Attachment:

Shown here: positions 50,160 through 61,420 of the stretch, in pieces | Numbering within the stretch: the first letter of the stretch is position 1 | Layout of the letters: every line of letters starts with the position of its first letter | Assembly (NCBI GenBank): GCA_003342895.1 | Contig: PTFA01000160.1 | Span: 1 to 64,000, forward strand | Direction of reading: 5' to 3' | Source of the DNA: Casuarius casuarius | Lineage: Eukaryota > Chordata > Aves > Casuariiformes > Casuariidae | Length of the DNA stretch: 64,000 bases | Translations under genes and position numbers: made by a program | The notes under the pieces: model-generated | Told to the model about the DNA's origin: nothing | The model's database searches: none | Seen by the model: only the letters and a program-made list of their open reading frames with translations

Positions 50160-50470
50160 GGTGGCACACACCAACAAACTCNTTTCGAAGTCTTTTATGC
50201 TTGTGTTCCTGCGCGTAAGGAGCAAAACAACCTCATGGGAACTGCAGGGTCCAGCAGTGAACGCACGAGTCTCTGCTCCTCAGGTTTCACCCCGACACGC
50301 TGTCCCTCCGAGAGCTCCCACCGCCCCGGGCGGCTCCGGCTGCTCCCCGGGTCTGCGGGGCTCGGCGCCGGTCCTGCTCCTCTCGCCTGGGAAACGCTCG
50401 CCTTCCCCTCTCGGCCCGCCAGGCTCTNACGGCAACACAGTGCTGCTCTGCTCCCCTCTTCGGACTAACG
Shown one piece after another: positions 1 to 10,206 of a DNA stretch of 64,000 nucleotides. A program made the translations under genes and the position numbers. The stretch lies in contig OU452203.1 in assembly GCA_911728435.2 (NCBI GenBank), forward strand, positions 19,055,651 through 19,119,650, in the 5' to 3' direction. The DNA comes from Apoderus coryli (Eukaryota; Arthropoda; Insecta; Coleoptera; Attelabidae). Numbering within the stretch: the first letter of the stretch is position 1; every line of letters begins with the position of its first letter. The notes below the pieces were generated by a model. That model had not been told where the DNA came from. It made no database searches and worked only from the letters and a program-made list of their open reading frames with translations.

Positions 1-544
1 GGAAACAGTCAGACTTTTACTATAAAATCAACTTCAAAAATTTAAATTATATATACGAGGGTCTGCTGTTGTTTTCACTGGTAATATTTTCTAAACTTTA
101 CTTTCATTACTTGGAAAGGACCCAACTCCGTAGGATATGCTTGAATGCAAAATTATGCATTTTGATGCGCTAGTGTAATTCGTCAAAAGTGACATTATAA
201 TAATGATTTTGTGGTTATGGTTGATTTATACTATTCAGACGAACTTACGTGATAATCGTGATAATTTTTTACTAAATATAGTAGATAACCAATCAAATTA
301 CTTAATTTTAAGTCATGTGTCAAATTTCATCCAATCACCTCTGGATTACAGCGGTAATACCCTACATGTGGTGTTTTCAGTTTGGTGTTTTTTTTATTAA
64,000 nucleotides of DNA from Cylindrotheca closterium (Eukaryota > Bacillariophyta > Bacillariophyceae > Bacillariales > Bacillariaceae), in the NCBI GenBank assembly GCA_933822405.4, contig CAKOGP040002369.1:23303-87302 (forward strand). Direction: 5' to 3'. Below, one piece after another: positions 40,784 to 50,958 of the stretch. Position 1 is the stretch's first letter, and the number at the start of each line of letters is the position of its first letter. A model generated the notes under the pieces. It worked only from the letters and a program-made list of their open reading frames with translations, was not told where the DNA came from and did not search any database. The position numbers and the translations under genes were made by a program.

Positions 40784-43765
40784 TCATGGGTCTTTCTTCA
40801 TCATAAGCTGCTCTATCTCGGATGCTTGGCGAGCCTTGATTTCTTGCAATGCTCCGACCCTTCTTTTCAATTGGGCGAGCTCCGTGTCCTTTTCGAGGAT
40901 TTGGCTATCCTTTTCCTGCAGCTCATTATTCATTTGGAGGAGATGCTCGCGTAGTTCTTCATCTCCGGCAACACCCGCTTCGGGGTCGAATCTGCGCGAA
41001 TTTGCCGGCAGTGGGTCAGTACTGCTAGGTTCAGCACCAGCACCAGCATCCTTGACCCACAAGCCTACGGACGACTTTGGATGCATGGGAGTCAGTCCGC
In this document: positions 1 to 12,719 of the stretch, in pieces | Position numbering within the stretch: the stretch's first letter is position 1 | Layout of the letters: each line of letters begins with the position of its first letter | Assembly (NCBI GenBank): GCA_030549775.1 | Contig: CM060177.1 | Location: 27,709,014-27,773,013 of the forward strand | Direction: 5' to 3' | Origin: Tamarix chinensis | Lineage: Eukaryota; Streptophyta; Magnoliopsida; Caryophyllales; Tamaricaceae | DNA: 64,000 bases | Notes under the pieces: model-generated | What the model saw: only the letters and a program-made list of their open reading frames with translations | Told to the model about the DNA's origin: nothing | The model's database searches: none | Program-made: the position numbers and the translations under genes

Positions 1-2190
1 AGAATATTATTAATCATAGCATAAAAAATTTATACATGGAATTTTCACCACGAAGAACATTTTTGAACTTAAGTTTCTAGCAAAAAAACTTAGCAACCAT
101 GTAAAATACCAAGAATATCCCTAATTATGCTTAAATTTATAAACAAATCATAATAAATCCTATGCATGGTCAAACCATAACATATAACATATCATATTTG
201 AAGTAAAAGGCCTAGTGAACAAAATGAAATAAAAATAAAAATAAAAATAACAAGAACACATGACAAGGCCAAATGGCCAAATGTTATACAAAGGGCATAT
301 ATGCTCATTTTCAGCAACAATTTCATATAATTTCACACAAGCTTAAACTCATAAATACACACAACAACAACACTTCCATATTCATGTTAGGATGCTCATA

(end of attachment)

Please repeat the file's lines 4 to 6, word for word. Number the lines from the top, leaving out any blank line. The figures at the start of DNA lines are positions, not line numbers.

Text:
50201 TTGTGTTCCTGCGCGTAAGGAGCAAAACAACCTCATGGGAACTGCAGGGTCCAGCAGTGAACGCACGAGTCTCTGCTCCTCAGGTTTCACCCCGACACGC
50301 TGTCCCTCCGAGAGCTCCCACCGCCCCGGGCGGCTCCGGCTGCTCCCCGGGTCTGCGGGGCTCGGCGCCGGTCCTGCTCCTCTCGCCTGGGAAACGCTCG
50401 CCTTCCCCTCTCGGCCCGCCAGGCTCTNACGGCAACACAGTGCTGCTCTGCTCCCCTCTTCGGACTAACG